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D2L: How smart is your data?

OpinionSecondary Education
By Heather McLean | 8 May 2017
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Create DateMay 8, 2017
Last UpdatedApril 20, 2017

By Elliot Gowans, VP of sales EMEA, D2L.

We swim in a sea of data. It pours in from wearable technology, GPS location tracking, our smartphones, and even our appliances and vehicles. In fact, with all the recommendations, curations, and suggestions available to us now, even our data has data.

Many organisations have learned that data collection and analysis are important, but what they should really be asking themselves is, ‘how smart is our data?’
For educators, the data challenge is no different. Educators don`t necessarily need to access more data, but rather we need to learn how to progress from ‘more data’ to ‘smarter data.’ How do we navigate through the sea of information to give it meaning and context that helps student learning outcomes? One way educators can make practical use of their data is through predictive analytics.

Predicting future behaviour

To paraphrase Dr Phil: “Past behaviour is the best predictor of future behaviour.” That’s why we ask so many questions in a job interview about a candidate’s previous experience; we’re creating a data set about that person’s past conduct. But what if instead of a brief conversation, you had 20 million data points and the ability to analyse and identify patterns in an instant that let you know ahead of time which candidates are best suited to the job?

That’s what predictive analytics is all about. Even if you’re not familiar with the concept, you’re probably familiar with popular tools that use predictive analytics, such as the auto-complete feature in Google or personalised recommendations from Netflix. When we bring ‘big data’ together with machine learning, we have the power to change the field of education by giving instructors a new way to improve the learning experience, and learning outcomes.

We can make predictions about people who might be ‘at risk’ in a learning environment by comparing their current activity within a course to large sets of modelled data of past performance in similar courses. This can work across many types of data, from course access, to reading content, to assessments, to analysing their social interactions.

But that’s only the first stem. Some of the most progressive educators are combining predictive analytics with machine learning. Technologies like course recommendation and adaptive learning are helping instructors make a real difference in the classroom by zeroing in on the students who need help before it’s too late.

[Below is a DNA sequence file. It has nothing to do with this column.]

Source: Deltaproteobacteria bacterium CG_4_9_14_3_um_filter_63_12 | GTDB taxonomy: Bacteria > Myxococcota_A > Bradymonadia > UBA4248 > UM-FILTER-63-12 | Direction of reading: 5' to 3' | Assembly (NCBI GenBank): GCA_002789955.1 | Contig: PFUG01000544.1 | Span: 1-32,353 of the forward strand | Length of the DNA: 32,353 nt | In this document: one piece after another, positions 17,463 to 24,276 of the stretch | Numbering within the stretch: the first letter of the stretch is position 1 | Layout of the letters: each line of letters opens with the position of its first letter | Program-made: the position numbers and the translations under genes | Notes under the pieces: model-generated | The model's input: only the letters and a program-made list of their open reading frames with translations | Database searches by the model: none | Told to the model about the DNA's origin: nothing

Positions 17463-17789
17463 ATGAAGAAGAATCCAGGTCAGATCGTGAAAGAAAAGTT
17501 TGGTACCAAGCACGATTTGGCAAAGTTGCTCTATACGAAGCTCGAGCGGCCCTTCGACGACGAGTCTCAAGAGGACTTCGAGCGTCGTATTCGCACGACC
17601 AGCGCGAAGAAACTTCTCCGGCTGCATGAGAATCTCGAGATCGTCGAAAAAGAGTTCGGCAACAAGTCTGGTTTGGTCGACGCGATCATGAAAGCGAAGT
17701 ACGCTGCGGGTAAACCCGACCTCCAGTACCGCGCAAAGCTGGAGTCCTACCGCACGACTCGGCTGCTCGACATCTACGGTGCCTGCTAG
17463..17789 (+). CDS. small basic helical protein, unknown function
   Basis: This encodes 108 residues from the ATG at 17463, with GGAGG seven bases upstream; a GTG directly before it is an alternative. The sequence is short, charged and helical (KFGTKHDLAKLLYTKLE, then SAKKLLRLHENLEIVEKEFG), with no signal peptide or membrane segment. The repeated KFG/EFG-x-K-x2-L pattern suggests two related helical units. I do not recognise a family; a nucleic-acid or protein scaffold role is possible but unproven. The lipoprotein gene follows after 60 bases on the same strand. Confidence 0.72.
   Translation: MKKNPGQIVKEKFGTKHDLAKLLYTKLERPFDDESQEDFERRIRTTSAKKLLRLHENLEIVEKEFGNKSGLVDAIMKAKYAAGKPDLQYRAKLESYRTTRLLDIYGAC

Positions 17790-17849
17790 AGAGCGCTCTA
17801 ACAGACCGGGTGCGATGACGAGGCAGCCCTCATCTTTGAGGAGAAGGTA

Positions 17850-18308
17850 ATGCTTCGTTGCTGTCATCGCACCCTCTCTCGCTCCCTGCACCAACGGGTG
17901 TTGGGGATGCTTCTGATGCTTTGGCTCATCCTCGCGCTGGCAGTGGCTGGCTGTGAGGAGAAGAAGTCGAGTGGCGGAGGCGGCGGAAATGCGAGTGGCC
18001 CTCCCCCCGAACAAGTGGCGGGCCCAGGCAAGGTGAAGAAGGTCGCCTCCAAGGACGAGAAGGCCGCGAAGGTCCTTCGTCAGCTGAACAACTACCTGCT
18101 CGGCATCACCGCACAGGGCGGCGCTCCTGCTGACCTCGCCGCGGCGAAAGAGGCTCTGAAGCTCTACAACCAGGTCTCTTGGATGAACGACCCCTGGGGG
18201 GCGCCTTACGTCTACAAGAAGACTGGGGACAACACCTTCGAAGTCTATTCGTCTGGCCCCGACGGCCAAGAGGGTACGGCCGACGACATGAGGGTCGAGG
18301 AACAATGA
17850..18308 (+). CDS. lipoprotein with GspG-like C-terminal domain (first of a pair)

Tailor future learning activities

Adaptive learning uses past student behaviour to tailor future learning activities, from connecting the student to external resources, to recommending something as simple as talking with a peer or taking a break. Built on the foundation of pedagogical expertise of the instructor, adaptive learning lets the learning experience adapt to the student, instead of asking the student to adapt to the learning experience.  After all, everyone is unique, and we all have our own ways of learning.

Enabling smarter decisions about selecting courses also has a tremendous impact on personalising learning for students and educators. Course recommendations provide new support for course selection, a high stakes decision that’s critical for student success. Selecting courses normally happens just six to eight times over an entire degree, and possibly fewer times for professional development. When we don’t make the most of these opportunities, we risk education costing more energy, time, and money. We also risk lower retention and completion.

Moving from term-based analysis to individual moments, adaptive learning provides the opportunity for greater personalisation of the learning experience in real time. This is when the student can benefit most from feedback on their learning activities. Smarter data coupled with a shift from mass production to mass personalisation by delivering the right data, at the right time, in the right place.
Predictive analytics enables better informed, evidence-based decisions that can deliver better outcomes for student retention, completion, and ultimately student success. Through the new capabilities for data-driven and evidence-based decision making, predictive analytics helps instructors and students become stronger swimmers in a sea of data, and brings new levels of rigour and consistency to drive student success.

D2L is a software provider that makes learning experiences better. The company’s cloud-based platform, Brightspace, is easy to use, flexible, and smart. 


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